Our website is traumatherapytn.com, TN as in Tennessee. We also have a Facebook page and an Instagram page by the same name. Then I’ve also got a Facebook group, Trauma Informed Clinical Supervisors where supervisors can connect.
Awesome. We’ll have links to all of that in the show notes. Valerie, thank you so much for being on the Practice of the Practice podcast.
Thank you so much.
It’s so helpful for me to just hear these stories and how so often things are just so messy, so crazy. And there’s just ways that whether it’s the universe, the Dow, God, whatever you want to use as your own term, things come back together. On the other side, even just thinking about the photographer at Valerie’s wedding was the wife of the man that she thought she was going to marry. Like you can’t write that stuff. I mean, that’s just amazing to just think about life unfolding. Over this last year there’s been so many ups and downs in regards to my life but recently I really started to think about how, as I tell the full story to my closest friends, I haven’t really shared a lot of that publicly and I’m not sure if I will, they’re like, this is like a fricking movie.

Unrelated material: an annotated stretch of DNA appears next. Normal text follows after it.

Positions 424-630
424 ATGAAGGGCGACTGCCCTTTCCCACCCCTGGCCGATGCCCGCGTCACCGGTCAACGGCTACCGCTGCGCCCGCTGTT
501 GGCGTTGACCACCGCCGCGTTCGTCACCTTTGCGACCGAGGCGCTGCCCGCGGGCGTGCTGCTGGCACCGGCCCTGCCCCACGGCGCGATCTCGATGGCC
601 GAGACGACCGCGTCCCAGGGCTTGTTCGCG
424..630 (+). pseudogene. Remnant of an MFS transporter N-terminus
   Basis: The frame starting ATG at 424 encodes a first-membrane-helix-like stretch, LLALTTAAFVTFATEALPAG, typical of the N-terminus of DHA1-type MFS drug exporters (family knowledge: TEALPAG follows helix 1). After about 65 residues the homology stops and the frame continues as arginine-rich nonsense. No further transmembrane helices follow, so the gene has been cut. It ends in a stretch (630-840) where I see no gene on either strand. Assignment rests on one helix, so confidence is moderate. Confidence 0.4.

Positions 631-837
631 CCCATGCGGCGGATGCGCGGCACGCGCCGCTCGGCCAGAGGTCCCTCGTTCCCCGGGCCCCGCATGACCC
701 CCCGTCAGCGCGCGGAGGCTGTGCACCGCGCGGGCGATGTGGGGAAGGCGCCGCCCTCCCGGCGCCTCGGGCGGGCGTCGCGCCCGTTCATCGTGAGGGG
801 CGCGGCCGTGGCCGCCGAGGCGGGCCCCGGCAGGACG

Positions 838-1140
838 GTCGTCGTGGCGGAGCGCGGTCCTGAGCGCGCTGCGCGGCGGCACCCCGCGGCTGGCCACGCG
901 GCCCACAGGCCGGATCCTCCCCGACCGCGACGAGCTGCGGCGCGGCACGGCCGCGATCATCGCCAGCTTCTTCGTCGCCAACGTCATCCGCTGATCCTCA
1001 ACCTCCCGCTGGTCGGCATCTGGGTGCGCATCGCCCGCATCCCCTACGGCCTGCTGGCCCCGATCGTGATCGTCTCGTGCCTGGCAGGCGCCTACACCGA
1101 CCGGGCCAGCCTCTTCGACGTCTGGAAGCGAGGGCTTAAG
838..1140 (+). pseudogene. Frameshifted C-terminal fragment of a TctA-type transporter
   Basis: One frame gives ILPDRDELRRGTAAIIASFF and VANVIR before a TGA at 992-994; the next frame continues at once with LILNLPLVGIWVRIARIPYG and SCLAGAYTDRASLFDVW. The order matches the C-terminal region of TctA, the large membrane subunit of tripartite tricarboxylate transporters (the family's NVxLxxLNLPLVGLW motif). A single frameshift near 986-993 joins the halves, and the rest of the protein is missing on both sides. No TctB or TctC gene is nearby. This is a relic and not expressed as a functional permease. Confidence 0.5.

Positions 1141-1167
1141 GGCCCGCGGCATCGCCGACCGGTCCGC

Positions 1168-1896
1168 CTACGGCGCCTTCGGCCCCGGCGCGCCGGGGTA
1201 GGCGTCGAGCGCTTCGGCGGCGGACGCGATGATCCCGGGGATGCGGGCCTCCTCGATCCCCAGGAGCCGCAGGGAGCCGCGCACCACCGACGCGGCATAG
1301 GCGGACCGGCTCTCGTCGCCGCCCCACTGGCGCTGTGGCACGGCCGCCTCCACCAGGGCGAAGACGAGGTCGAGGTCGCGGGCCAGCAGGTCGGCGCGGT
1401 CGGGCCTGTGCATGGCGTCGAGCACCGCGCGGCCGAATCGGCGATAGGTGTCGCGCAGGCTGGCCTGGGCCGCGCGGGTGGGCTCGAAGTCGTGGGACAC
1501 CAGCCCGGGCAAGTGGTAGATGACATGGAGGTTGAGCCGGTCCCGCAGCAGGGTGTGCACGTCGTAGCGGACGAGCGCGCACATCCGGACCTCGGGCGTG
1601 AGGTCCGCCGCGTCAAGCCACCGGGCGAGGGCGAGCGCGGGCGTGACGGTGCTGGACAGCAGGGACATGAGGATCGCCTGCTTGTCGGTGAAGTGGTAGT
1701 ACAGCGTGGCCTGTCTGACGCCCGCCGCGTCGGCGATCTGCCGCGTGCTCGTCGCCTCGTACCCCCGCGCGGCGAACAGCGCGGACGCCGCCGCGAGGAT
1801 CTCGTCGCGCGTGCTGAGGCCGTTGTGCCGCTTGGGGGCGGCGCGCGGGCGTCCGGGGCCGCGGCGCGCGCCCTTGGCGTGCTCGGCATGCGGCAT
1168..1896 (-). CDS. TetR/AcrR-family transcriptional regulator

And to just think, yes, I get to watch a crazy movie in front of myself from the main character’s lens, like how, how lucky am I, even when things are really tough? For me that mindset, I don’t remember if I’ve said this, the movie, the Truman show where there’s these producers upstairs, I had this sense of those producers, they just want to get me all worked up whenever something crazy would happen and I’d be like, I’m not going to let the producers win. Like it’s just interesting to think through when things are really crazy, if we can step back and just say, wow, look at what’s happening, how that’s one way to get through it. Well, Valerie has been awesome to be on the show, share all of that.
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Thank you so much for letting me into your ears and into your brain. Have an amazing day. I’ll talk to you soon. Bye.
Special thanks to the band Silence is Sexy for that intro music. This podcast is designed to provide accurate and authoritative information in regard to the subject matter covered. It is given with the understanding that neither the host, the producers, the publishers or guests are rendering legal, accounting, clinical, or other professional information. If you want a professional, you should find one.